So, WRAG is working to change that.  Bob Buchanan underscored the altruistic role that funders can play. He noted that when he speaks up for a particular need, he is often lumped in the category of “greedy developer” just trying to make his project work. Often, yes, he is trying to make a project happen, but it is a project that can improve the lives of many who live in a specific community.  His business identity often obscures the fact that he wants to turn a profit and improve the community.  He challenged the funding community to:

  • Consider how they are perceived as only helping the “un-” and “under-” members of the community. He acknowledged that funders are trying to improve the lives of all who live in a community and that when the “un”served or “under”served are helped, all community members are helped. He feels that the business community doesn’t see the role of philanthropy as helping everybody;
  • Look at how they might support start-up businesses that can improve the viability of communities just as they support start up/innovative, new social profit organizations; and
  • Make financial investments with their assets, not just grants.

He believes that elected officials charged with serving their discrete constituencies and limited by a relatively brief time in office can’t be the sole partners of business, particularly in pursuit of a new regional economic dynamic. He wants philanthropy to play a role.  Now we must determine what that role should be.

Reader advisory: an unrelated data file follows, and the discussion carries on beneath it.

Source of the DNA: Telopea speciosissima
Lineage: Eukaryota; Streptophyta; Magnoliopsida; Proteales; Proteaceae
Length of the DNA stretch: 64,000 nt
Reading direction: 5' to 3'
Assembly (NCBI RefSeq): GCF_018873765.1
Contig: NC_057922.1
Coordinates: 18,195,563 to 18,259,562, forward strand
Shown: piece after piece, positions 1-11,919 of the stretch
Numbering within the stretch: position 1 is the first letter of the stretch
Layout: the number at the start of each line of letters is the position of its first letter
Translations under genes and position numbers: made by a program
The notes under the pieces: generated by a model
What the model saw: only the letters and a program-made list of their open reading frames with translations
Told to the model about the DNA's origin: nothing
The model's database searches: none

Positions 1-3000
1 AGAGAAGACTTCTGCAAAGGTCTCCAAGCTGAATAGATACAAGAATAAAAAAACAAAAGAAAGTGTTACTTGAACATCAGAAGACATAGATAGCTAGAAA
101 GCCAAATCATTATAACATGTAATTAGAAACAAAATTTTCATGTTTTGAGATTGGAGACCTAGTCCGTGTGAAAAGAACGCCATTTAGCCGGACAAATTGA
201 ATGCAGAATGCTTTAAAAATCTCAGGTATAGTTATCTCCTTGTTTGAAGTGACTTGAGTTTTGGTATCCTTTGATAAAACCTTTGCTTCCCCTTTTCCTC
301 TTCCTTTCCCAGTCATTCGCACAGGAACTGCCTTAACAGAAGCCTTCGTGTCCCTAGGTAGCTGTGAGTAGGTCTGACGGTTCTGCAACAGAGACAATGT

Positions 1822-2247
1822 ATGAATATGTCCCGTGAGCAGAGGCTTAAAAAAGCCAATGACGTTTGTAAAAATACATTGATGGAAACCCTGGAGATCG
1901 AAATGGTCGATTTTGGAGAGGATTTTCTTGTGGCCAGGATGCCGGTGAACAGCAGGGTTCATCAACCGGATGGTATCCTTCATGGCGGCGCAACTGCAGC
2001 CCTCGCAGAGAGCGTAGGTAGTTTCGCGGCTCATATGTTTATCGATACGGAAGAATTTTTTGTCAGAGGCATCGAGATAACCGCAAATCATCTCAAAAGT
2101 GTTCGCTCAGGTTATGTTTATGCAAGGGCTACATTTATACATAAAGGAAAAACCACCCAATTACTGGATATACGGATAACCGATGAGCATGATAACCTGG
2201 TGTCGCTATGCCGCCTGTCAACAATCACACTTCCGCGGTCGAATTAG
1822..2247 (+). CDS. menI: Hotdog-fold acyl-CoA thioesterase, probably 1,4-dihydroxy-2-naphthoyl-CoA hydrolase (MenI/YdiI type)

A Letter to Foundation Trustees and Execs Considering Closing a Foundation

By Tamara Copeland
Washington Regional Association of Grantmakers

Closing a foundation is not a choice most executives and trustees arrive at easily. However, if you do make the decision to sunset, you couldn’t have a better roadmap for doing this gracefully and effectively than the closings of The Summit Fund and The MARPAT Foundation.

While no one in the social profit sector was happy to learn that MARPAT and the Summit Fund had decided to close, it is unlikely that any of their long-term grantees would argue that they weren’t given sufficient notice. But giving adequate notice was just the first step.

The foundations wanted their work to continue, not as a legacy to their institutions, but as a recognition that the job was not done. They had both made inroads. MARPAT was proud of their commitment to addressing  the needs of wards 7 and 8 in the District and the Summit Fund had worked tirelessly and effectively to prevent teen pregnancy∗ in the District and to improve the Anacostia River. They had laid a solid foundation, but a continuing dedication to the work was needed.

As a next step, both MARPAT and Summit chose to host meetings to inform the local social profit sector, funders, government, and others of the inroads that been made and of the work that still remains. These meetings were another important step for them as ongoing catalysts for change even in the  waning days of the foundations.